For an Oscar year as weird as this one to ultimately yield another no-brainer Best Picture winner (from where we stand, at least) is a bit disappointing. Thankfully, all the uncertainty and unpredictability that was once thought to cloud the Best Picture race has instead been concentrated into the competition for Best Director, which is up for grabs in Ben Affleck's conspicuous absence.
In recent years with a Best Picture/Best Director split, Best Director has often gone to the presumed runner-up for Best Picture as a sort of consolation prize. To cite the examples, it certainly seems like Brokeback Mountain, The Pianist, and Traffic all came about as close to winning Best Picture as you can get without actually winning. But it begs the question: Which movie is in the runner-up position? Will that even matter?
While I wasn't predicting Michael Haneke to be nominated for his austere but immaculate direction of Amour, I can't say that his inclusion was a huge shock. Several outlets had been bandying about his name as a possibility in this category since the film first bowed at Cannes waaaaay back in April. Deserved though the honour may be, one has to suspect that Haneke would have been one of those “lone director nominees” in a year with five Best Picture slots.
By far my favourite single nomination of the year – maybe my favourite of the last several years – is Benh Zeitlin for his marvellous feature debut Beasts of the Southern Wild. Not just because he topped my personal ballot of directors this year, but because it was a genuine surprise to hear his name called on nomination morning. He and Haneke are likely bringing up the rear in this contest, but it's gratifying to see two of the best directorial accomplishments of the year represented.
Ang Lee has had an unusual history with Best Picture. When Sense and Sensibility was up for the big prize in 1996, he was not nominated along with it. He was able to accept the Foreign Film trophy for Crouching Tiger, Hidden Dragon in 2001, but the film lost Best Picture and Best Director to two different films (one of those tricky split years). When Brokeback Mountain looked poised to dominate in 2006, Lee ended the night with Best Director in hand but without a Best Picture distinction for his film, as Crash pulled off the upset. And this year will likely see another split, possibly involving him again. With Life of Pi en route to collect several craft awards, voters may indeed see it as the most challenging and visionary accomplishment of the year.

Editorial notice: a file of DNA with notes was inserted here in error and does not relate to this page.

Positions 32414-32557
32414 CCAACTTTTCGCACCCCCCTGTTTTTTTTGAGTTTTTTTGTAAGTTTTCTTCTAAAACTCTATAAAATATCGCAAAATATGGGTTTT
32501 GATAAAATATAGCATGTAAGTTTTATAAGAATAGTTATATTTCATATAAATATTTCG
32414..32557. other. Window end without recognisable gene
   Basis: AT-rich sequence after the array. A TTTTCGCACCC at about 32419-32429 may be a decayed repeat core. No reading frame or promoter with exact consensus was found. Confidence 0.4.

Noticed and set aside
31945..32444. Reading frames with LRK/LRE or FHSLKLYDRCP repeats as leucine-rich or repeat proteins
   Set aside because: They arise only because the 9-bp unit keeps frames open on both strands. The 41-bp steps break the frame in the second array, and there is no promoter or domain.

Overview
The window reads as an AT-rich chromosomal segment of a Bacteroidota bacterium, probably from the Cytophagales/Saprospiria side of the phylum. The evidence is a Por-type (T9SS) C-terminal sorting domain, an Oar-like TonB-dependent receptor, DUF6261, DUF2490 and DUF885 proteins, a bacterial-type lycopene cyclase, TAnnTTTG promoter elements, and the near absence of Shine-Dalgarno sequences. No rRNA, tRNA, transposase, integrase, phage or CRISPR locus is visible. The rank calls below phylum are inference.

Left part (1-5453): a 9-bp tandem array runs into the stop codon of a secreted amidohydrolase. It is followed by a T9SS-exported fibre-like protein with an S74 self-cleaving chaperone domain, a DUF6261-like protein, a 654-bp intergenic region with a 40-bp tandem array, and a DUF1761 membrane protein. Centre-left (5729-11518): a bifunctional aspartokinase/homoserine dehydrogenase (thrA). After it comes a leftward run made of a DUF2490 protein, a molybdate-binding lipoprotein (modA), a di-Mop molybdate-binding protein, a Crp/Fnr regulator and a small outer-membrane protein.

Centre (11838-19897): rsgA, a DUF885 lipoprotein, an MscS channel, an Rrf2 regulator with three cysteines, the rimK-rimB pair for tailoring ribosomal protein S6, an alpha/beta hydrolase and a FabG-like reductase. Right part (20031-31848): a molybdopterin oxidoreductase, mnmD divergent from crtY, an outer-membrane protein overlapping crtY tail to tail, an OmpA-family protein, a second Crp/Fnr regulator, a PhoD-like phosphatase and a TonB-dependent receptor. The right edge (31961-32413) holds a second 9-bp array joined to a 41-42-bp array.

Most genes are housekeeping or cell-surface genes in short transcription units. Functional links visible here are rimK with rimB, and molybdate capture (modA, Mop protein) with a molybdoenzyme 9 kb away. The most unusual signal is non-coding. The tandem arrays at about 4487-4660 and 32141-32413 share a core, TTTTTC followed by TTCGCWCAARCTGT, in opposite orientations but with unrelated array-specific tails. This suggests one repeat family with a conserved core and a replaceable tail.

Conservative logic suggests that Steven Spielberg, helmer of nomination leader Lincoln, is the most sensible choice here. But the season has taken its toll on the talkative biopic, which now looks weak in every category except Best Actor. Many voters may feel Spielberg, as a Hollywood fixture, is already amply rewarded. Or perhaps many may consider Lincoln to be more of a writer's or actors' piece since Spielberg's direction is so tactfully invisible.
A contender who should certainly not be counted out is David O. Russell, whose Silver Linings Playbook might be the stealthy second-place Best Picture contender who gets consolation in this category. Although directors of comedies almost never win, the film is well-liked enough to draw votes. Russell has also quickly built a new reputation for himself by ushering crowd-pleasing ensemble pieces to the screen. Those four acting nominations might convince some members that he has a more rightful claim to this trophy than his competition.
Will win: Ang Lee, Life of Pi
Runner-up: David O. Russell, Silver Linings Playbook
Should win: Benh Zeitlin, Beasts of the Southern Wild
Should have been nominated: Ben Affleck, Argo